The six chapters in this section of the book, Imago Clinical Theory, look at life, therapy, and relationships in this new quantum universe of ours.
Chapter 3: Our Connecting Brain
Chapter 3 begins with a look at our complex human brain and its role in “the drama of couplehood”. The authors don’t pretend to provide more than an introduction to the history of our interest in the human brain which stretches back at least 2500 years, but their conclusions from what neuroscientists tell us about the brain today will be to say:
“that our brains were shaped by our interaction with our caretakers; that environmentally shaped brain shows up in adulthood and determines the quality of all relationships, but especially intimate ones. Our relationships will sustain or change the operation of our brains, for better or worse, and since our brains are plastic (i.e. changeable) we can use our relationships to change our brains.” (p.67)
Imago & The Brain
In explaining the workings of the brain, the general trend is to think of the structure of the brain as including “1) the lower brain, 2) the central brain, and 3) the upper brain”. Contemporary neuroscience agrees that those structures of the brain have functions native to them but they are not static, which challenges an older view that would limit certain functions to certain regions of the brain.
Rather, there is a “distribution of functions throughout the brain, both recognizing the brain’s complexity and its capacity to change (neuroplasticity).” (p.68) In other words, “the brain is not a static machine but a dynamic, living, adapting, growing, organism in constant interaction with its environment.” (p.69)
The Brain and Body
Also, although we might talk about the brain and body as separate entities, they are “as interconnected and interdependent as our fingers are with our hands and as we are with the universe. … The brain and body are in constant communication sending messages back and forth to adjust and readjust the feedback they produce upon which both are dependent for their balanced homeostatic functioning. Thus, for example, the body ‘knows’, even before the higher brain processes it, whether someone who is walking a little too closely behind us is dangerous.”. (p.70)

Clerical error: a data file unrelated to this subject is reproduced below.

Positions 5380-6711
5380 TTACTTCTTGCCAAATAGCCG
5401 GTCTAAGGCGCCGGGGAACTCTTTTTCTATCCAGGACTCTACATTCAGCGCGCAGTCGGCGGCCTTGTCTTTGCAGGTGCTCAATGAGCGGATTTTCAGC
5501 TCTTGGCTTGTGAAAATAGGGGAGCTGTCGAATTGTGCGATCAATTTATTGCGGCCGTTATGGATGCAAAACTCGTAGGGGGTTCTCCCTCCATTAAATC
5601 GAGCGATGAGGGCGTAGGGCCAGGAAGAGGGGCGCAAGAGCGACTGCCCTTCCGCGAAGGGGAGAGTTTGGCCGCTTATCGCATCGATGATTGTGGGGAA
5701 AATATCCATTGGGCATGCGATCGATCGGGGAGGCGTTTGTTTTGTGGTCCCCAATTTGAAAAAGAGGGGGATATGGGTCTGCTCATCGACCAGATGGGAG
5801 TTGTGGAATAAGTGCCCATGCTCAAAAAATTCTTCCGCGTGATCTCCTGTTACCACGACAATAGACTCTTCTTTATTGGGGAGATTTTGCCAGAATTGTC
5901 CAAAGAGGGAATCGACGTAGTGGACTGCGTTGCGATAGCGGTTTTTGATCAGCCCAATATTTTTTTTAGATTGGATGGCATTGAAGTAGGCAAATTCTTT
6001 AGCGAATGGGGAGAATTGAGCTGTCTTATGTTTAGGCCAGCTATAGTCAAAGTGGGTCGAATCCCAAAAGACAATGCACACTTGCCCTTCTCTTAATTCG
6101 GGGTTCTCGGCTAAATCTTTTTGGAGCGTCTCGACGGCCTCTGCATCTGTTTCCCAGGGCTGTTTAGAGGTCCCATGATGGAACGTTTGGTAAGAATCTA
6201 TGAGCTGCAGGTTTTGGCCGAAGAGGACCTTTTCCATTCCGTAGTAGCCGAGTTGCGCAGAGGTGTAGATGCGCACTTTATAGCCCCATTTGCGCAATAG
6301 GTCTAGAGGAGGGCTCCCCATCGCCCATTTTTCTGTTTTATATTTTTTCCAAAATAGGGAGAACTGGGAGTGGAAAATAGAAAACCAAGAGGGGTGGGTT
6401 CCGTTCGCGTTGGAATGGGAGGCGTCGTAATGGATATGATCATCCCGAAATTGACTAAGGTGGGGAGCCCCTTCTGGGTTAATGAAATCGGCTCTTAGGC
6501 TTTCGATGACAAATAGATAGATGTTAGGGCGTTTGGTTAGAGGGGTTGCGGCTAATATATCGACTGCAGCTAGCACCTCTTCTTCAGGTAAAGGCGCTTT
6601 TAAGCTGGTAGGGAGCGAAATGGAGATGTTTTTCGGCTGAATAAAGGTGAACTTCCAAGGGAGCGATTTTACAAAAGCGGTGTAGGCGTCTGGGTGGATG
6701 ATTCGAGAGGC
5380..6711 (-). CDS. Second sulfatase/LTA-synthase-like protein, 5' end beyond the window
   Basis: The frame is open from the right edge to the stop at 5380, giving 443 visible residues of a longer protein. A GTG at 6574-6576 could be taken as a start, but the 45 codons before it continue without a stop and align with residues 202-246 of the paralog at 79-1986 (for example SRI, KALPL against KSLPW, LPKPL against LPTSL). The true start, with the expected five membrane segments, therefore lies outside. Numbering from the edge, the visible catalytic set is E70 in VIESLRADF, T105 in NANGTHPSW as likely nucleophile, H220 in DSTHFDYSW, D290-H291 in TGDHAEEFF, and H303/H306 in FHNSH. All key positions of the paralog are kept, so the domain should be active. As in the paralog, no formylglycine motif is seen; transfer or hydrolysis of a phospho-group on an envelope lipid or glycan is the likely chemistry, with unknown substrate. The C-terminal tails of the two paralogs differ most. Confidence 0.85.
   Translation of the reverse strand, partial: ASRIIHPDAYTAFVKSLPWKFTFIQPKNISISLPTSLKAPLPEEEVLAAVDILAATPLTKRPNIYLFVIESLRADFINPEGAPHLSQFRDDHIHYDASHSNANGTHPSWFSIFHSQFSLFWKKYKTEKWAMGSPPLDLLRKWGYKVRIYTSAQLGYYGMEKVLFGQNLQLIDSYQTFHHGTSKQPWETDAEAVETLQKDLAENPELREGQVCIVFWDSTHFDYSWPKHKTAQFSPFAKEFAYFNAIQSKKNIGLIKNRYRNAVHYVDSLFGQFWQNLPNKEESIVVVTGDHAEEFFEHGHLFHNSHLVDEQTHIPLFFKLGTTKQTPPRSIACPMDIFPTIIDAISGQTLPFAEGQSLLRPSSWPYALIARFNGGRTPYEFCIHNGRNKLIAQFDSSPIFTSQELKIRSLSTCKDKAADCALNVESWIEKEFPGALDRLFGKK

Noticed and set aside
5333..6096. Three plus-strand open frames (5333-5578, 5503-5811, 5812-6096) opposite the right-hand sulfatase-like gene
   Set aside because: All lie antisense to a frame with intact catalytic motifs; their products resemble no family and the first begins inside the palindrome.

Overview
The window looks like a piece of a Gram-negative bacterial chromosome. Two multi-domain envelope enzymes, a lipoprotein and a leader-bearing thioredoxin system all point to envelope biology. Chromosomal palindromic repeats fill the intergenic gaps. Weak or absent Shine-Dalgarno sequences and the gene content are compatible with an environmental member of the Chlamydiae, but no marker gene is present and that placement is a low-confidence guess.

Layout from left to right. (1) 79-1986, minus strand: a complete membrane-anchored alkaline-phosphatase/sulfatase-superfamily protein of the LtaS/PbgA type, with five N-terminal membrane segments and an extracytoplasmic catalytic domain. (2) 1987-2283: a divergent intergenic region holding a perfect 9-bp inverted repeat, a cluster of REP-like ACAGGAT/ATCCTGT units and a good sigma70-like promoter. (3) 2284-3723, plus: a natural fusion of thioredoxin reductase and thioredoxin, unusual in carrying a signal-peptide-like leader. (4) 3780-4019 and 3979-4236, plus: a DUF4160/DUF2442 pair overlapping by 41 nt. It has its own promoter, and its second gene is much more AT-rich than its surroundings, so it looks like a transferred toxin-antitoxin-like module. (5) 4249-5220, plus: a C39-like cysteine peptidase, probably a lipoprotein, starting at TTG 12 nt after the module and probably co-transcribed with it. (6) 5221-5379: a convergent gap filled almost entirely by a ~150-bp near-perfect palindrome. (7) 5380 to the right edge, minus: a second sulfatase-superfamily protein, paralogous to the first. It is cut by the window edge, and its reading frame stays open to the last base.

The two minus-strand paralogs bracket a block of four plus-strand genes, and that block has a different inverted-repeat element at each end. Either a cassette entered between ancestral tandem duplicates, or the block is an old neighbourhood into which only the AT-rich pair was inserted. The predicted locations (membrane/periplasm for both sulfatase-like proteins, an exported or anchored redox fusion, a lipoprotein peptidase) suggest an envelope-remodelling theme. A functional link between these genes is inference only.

Given all this, the different parts of the brain do have functions particular to them. I’ll look at the lower and mid-brain today and the upper brain next week.
While it is always in constant communication with the other parts of the brain, the primary function of the lower, primal brain is to ensure our physical survival,
Lower Brain Function
The lower brain “is hard-wired for survival and is programmed to ensure the organism’s safety. It operates automatically as if on autopilot, requiring no conscious input from the upper brain … what drives the lower brain, first and foremost, is the irresistible power of the survival directive – that is, the compulsion to say alive.” (p.71)
Central Brain Function
The central brain or mid-brain, known as the mammalian or limbic brain developed later. Evolved mammals with this newer portion of the brain, like cats. elephants, and humans, nurture their young, for example, whereas snakes and crocodiles don’t.
The central and lower brain are generally lumped together as the “old brain”, and it tends to classify incoming stimuli “as something that is either safe or dangerous. ‘Safe’ simply means something that will not hurt, harm, or kill us; dangerous, of course, means precisely the opposite. Note that the threat of ‘hurt,’ ‘harm’ or ‘kill’ may be conveyed to the primitive brain even when the harm is only emotional, not physical.” (p.72)
“Keep in mind,” the authors tell us, “that these self-defenses are evolutionary and finely honed to work in the wild, yet they tend to be just as operative in our civilized world, even when there is no objective danger. But perception is everything, and if the primal brain perceives something as dangerous, no matter what it really is, it is dangerous. The imagination is as powerful as, if not more powerful than, experience.” (p.73)
The Problem & Solution
And that is the crux of the problem. If your brain senses danger, it will defend itself. Period. You are not going to change 500 million years. Here is a challenge for you. Think about how relationships are often depicted in our culture: movies, TV, those magazines at the check-out counter, and in real life.
But think about it from your old brain point of view. If I attack you, or yell at you, or don’t talk, or shut down or make fun of you, what are you going to do except defend yourself? You see it everywhere, and all I am saying is: it doesn’t work. Why? Because it doesn’t feel safe. If you want a great relationship you are going to have to learn to talk to your partner in a safe way. (Which the authors will explain in Chapter 9) Safety is the key.